The importance of artificial drains for macroinvertebrate biodiversity in reclaimed agricultural landscapes

Gething, K.J. ORCID: 0000-0002-4997-0249 and Little, S. ORCID: 0000-0001-5715-7429, 2020. The importance of artificial drains for macroinvertebrate biodiversity in reclaimed agricultural landscapes. Hydrobiologia. ISSN 0018-8158

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Artificial drainage networks, ubiquitous within lowland agricultural landscapes in Europe and North America, exhibit a range of physical and chemical conditions, and may provide important habitat for aquatic organisms. Drains share hydromorphological characteristics with both lotic rivers and lentic ditches, potentially providing opportunities for a diverse range of taxa. However, little is known about the communities they support. A 23-year benthic macroinvertebrate dataset from four English catchments was used to determine the contributions of drains to biodiversity in a reclaimed agricultural landscape through a comparison of catchments, drain and river channels. A lack of significant differences in gamma diversity and high compositional overlap between rivers and drains showed that drains were not depauperate, and consistently contributed a richness comparable to that of rivers. High-compositional overlap suggested that drains from different catchments contributed comparably to aquatic biodiversity at the landscape scale. Significant differences in environmental conditions (inferred from biotic indices) between catchments may have marginally increased landscape gamma diversity through turnover. Despite similarities in community composition, non-native species were less abundant in drains. This study demonstrates the importance of drains for habitat provision in intensively farmed catchments, and highlights the need for focused research into their management and conservation potential.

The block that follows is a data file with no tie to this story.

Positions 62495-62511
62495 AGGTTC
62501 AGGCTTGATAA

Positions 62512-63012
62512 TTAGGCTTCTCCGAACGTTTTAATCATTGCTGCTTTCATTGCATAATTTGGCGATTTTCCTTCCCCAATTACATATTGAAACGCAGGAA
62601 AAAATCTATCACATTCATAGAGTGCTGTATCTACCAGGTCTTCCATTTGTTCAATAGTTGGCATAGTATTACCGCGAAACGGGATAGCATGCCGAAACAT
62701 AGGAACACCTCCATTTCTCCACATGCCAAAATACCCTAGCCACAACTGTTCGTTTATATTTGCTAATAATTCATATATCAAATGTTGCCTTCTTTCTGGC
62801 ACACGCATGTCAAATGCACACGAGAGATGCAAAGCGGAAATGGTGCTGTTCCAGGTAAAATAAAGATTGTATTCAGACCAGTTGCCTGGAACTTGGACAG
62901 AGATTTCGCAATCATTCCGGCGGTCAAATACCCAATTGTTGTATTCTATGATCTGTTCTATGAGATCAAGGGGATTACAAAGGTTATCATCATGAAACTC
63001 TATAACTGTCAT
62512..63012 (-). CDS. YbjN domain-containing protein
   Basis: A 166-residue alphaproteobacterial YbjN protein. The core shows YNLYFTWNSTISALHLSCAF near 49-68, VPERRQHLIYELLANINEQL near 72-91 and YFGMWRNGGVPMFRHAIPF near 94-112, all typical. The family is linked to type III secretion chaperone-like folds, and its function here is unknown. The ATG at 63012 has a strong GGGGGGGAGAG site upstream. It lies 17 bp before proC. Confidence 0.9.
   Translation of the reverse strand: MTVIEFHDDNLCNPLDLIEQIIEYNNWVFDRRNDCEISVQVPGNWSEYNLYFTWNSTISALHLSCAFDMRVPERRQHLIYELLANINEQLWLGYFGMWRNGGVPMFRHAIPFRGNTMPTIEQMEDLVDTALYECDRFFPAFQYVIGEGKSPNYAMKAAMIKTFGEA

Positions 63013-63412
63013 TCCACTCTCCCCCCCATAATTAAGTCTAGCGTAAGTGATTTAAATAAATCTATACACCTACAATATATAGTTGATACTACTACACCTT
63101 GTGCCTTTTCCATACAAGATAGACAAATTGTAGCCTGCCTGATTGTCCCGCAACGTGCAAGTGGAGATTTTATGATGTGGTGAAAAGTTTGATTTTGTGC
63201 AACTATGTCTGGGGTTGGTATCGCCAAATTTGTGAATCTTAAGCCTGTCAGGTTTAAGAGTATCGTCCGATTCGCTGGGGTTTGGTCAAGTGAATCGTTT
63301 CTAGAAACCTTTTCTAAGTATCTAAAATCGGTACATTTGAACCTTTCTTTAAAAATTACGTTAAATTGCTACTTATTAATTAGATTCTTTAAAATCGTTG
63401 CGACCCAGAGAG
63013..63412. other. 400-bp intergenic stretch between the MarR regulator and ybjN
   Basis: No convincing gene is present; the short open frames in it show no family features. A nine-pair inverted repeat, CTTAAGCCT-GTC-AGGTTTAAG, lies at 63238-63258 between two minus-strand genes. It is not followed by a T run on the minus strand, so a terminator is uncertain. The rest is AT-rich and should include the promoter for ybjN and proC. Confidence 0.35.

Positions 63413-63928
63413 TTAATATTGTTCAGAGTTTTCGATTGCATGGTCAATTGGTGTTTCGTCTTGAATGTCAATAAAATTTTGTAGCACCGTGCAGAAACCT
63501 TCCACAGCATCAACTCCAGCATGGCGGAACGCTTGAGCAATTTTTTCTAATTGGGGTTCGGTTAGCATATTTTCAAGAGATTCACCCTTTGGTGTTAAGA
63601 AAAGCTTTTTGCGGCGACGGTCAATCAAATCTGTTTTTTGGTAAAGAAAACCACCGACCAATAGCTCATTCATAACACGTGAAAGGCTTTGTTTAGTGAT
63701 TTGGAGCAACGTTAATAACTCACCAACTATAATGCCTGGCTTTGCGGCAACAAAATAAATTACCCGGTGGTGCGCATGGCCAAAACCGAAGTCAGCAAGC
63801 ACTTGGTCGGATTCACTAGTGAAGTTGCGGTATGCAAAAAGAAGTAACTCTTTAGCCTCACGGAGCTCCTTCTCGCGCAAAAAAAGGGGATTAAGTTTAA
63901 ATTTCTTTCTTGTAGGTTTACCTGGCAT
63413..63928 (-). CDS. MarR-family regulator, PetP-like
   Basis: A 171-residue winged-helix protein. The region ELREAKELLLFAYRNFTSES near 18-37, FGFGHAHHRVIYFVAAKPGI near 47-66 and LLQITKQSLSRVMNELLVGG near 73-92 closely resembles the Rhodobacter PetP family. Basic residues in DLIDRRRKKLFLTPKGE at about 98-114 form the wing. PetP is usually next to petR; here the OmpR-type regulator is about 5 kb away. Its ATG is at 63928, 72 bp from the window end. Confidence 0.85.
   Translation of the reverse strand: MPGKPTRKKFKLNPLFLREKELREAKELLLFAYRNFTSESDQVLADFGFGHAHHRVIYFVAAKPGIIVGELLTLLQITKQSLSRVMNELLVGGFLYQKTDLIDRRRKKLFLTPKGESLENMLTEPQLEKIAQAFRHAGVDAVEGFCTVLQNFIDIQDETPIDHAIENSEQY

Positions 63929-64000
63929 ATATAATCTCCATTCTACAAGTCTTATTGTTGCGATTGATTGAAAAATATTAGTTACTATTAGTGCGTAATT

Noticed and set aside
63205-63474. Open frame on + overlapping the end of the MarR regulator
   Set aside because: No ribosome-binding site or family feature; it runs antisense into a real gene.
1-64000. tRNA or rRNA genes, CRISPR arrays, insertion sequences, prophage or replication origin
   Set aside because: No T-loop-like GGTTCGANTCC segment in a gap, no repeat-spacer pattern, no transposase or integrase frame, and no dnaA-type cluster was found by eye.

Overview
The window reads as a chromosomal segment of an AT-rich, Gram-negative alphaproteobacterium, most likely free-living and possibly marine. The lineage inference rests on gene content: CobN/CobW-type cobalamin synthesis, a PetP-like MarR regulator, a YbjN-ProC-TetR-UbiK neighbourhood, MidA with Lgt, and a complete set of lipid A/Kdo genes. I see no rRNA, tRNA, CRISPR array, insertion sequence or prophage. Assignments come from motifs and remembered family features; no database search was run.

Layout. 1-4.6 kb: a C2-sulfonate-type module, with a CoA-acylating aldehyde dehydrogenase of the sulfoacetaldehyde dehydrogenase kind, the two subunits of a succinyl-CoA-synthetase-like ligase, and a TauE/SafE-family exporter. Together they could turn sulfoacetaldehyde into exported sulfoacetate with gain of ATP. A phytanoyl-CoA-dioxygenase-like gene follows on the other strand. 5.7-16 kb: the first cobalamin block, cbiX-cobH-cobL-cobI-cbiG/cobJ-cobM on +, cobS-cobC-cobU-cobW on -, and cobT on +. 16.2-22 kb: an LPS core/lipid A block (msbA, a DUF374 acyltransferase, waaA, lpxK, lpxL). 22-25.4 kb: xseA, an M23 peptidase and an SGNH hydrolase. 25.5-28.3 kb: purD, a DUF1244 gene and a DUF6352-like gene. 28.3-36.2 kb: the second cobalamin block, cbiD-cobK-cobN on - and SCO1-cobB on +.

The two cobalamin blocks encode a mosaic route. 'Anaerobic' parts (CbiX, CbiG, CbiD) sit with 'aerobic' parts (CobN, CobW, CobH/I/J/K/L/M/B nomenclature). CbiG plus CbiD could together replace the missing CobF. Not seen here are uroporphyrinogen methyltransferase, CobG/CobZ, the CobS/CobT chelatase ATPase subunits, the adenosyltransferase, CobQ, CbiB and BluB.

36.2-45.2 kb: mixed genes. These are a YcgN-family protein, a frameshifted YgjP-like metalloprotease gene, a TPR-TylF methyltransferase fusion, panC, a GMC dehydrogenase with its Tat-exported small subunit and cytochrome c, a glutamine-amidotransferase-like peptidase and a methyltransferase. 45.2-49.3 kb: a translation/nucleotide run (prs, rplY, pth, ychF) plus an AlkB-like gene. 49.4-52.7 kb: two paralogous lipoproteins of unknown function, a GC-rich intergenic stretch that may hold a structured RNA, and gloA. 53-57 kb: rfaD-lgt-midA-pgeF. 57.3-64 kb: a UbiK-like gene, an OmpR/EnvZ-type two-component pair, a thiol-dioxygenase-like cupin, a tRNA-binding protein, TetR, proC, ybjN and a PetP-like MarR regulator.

Item Type: Journal article
Publication Title: Hydrobiologia
Creators: Gething, K.J. and Little, S.
Publisher: Springer
Date: 12 June 2020
ISSN: 0018-8158
Rights: © The Author(s) 2020. Open Access. This article is licensed under a Creative Commons Attribution 4.0 International License, which permits use, sharing, adaptation, distribution and reproduction in any medium or format, as long as you give appropriate credit to the original author(s) and the source, provide a link to the Creative Commons licence, and indicate if changes were made. The images or other third party material in this article are included in the article's Creative Commons licence, unless indicated otherwise in a credit line to the material. If material is not included in the article's Creative Commons licence and your intended use is not permitted by statutory regulation or exceeds the permitted use, you will need to obtain permission directly from the copyright holder. To view a copy of this licence, visit
Divisions: Schools > School of Animal, Rural and Environmental Sciences
Record created by: Linda Sullivan
Date Added: 18 Jun 2020 15:18
Last Modified: 17 Nov 2021 13:29

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